These beautifully sculpted ibeji figures joined the collection in 2002. “Ibeji” is a term in the Yoruba language meaning “twins”: ibeji from “ibi,” meaning “born,” and “eji,” meaning “two.” The Yoruba are a major African ethnic group known for having an extraordinarily high rate of multiple births.
“Since in Yoruba traditional religion, each person is one soul in the long line of ancestral souls, twins are complex, sharing the same soul – but one of the two is thought to have the spiritual half of the soul while the other has the mortal half. Since there is no way to determine which has the mortal soul and which the spiritual soul, if one twin should die, a carving is commissioned to represent the deceased child. …[Carvings] are often well tended. The Yoruba people believe that this care and tending helps ensure the survival of the other twin.” (source)Also from the collection is the following photograph by Ulli Beier, from his Yoruba Children series. Depicted are two toddlers (not specified as twins) captivated by the two small ibeji figures standing at their feet.
Click here to see more ibeji figures in the collection.
image sources: 1 / 2 / 3 / 4
This watercolor from the collection is one of my favorites. It’s by Richard Yarde, Professor of Fine Art at UMass – Amherst, and was gifted to the Mead in 2002.
To see more of Yarde’s work from the Mead’s collection, click here.
image source: One Man Band
This lovely print by Pablo Picasso joined the collection in 1956. It isn’t currently on view at the Mead, but a small collection of other sketches by the infamous artist are, alongside prints by his friend and rival Henri Matisse.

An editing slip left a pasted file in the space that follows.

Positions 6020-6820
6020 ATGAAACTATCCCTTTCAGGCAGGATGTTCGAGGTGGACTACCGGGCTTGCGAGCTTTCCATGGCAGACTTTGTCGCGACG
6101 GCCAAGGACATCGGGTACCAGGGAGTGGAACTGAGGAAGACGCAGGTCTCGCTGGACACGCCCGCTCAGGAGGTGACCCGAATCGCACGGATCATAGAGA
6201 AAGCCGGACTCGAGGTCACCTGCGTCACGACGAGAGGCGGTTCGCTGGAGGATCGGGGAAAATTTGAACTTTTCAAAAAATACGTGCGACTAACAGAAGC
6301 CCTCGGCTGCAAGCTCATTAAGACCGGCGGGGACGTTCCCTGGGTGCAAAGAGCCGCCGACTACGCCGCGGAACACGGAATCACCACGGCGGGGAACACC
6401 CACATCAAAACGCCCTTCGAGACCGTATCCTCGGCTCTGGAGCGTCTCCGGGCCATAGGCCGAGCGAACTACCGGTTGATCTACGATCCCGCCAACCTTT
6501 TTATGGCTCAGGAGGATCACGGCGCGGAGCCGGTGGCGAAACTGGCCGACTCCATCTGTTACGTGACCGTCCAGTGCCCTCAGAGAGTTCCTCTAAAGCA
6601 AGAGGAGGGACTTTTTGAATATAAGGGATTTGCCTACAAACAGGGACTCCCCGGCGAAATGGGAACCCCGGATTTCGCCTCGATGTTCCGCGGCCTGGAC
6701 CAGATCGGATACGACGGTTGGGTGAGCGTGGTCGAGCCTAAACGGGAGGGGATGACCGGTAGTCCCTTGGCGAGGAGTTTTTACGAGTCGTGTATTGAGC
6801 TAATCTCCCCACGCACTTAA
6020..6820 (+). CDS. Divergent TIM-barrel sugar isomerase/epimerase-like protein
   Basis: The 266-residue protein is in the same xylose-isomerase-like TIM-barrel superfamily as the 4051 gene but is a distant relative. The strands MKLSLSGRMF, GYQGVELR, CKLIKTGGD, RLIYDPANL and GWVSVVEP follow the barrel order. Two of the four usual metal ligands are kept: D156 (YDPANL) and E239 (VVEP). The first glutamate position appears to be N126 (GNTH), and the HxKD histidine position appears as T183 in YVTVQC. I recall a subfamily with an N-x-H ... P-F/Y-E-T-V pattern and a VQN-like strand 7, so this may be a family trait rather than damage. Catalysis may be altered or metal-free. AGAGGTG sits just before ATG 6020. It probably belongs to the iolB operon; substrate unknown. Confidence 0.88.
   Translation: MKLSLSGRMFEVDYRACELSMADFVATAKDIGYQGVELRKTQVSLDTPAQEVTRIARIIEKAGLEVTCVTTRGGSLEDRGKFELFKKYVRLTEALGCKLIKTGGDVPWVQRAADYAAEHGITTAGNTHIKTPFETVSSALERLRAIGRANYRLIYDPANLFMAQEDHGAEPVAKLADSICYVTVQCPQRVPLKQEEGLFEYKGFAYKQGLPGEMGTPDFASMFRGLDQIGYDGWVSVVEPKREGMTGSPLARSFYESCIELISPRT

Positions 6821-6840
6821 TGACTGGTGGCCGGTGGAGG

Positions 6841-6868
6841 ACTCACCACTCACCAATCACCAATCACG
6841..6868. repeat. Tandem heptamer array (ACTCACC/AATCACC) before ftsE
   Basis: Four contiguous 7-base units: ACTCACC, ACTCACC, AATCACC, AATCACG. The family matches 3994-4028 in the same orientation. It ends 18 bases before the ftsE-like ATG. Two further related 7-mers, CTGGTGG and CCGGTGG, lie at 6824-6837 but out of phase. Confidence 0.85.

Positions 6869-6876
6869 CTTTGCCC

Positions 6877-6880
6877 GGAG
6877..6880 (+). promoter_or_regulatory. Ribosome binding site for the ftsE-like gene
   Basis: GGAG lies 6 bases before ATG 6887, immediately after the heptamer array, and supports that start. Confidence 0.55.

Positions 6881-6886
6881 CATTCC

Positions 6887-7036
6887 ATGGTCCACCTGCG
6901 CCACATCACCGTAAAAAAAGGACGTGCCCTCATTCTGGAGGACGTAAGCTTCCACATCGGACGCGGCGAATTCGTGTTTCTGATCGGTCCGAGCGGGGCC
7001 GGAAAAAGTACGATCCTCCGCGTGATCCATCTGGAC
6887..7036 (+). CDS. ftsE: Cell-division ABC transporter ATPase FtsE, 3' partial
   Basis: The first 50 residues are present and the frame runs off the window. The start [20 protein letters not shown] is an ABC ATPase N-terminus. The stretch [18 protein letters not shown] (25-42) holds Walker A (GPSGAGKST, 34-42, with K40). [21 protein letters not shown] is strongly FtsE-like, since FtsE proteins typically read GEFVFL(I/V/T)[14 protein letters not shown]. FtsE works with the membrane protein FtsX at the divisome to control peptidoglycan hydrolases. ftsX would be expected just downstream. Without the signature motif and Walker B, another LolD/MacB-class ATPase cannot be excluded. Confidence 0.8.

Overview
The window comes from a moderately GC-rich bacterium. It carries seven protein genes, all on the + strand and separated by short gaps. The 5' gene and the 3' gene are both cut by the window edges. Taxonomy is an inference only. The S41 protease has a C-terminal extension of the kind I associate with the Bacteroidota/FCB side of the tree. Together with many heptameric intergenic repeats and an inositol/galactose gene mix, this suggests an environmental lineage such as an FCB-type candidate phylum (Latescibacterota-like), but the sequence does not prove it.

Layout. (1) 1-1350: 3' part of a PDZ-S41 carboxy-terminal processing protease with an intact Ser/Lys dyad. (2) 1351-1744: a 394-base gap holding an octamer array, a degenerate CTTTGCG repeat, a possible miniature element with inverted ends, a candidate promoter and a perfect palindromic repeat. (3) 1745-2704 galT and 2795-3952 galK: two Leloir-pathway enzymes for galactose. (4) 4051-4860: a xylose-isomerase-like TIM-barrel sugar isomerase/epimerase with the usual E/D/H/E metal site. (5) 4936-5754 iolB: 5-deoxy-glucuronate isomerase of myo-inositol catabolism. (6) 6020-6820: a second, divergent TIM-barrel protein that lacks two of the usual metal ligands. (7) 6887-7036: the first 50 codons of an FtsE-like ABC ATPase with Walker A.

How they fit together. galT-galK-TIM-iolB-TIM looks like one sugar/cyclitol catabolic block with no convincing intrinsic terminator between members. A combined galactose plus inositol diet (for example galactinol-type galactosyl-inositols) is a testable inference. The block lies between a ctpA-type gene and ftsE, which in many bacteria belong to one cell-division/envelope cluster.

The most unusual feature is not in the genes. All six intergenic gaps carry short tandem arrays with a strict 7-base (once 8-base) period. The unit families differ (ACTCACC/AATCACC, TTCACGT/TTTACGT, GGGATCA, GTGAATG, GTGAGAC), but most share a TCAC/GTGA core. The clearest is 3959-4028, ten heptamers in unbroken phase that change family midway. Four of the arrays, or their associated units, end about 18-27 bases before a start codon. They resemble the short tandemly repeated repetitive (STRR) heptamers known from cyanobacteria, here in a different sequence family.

image source: Illustration for Vollard’s unpublished edition of Andre Suares’ “Helene chez Archimide”
This festive design for a 1930s ballet costume by Russian artist Lev Vasil’evich Zak (aka Leon Zack) joined the collection in 2001.
image source: Costume Design: Giselle, Ballet Russe, Paris 1930
The Mead’s fall exhibition, This Just In! Additions to the Collection from Pompeii to Today, is on view now through December 29. Included in the exhibition is the Mead’s newly acquired Roman sarcophagus, inscribed with a memorial poem for the two children it once held.
Also on view is an exquisite print by Albrecht Dürer:
Contemporary art by Jonathan Meese:
And so much more.
image sources: 1 / 2 / 3
A new exhibition opens today at the Mead! To Be At The Farther Edge: Photographs along the New England Trail/Barbara Bosworth features twenty photographs exhibited simultaneously at 9 different venues. (Each venue features a different work, or works, by the artist!) Learn more about the artist and the exhibition here.
image credit: Barbara Bosworth, Harry above Briggs Brook Falls, 2012
This charming sketch – Dear Anne, Momie Is Knitting a Little Sweater for Jean. It Takes Two Months. Daddy – by American artist George Bellows joined the collection in 1974. To see more works from the collection by Bellows, click here.
image source: Dear Anne
This print by the legendary Pablo Picasso joined the collection in 1962. It is one of 41 illustrations for a book “Gongora-Vingt Poemes” published in Paris in 1948.
image source: Gongora: Eight Poems. Plate XIV. 34
The following silkscreen prints from “Portfolio of Twenty Cities” by Japanese artist Risaburo Kimura joined the Mead’s collection in 1986.
More from “Portfolio of Twenty Cities”»
In this 1895 depiction of Gloucester, Massachusetts, the American Impressionist painter Willard Metcalf crafted an idyllic view of what was then the largest fishing port in the world. This celebrated painting came to Amherst as a gift from George D. Pratt, Class of 1893. -Elizabeth Barker, Mead Director, 2008
image source: Gloucester Harbor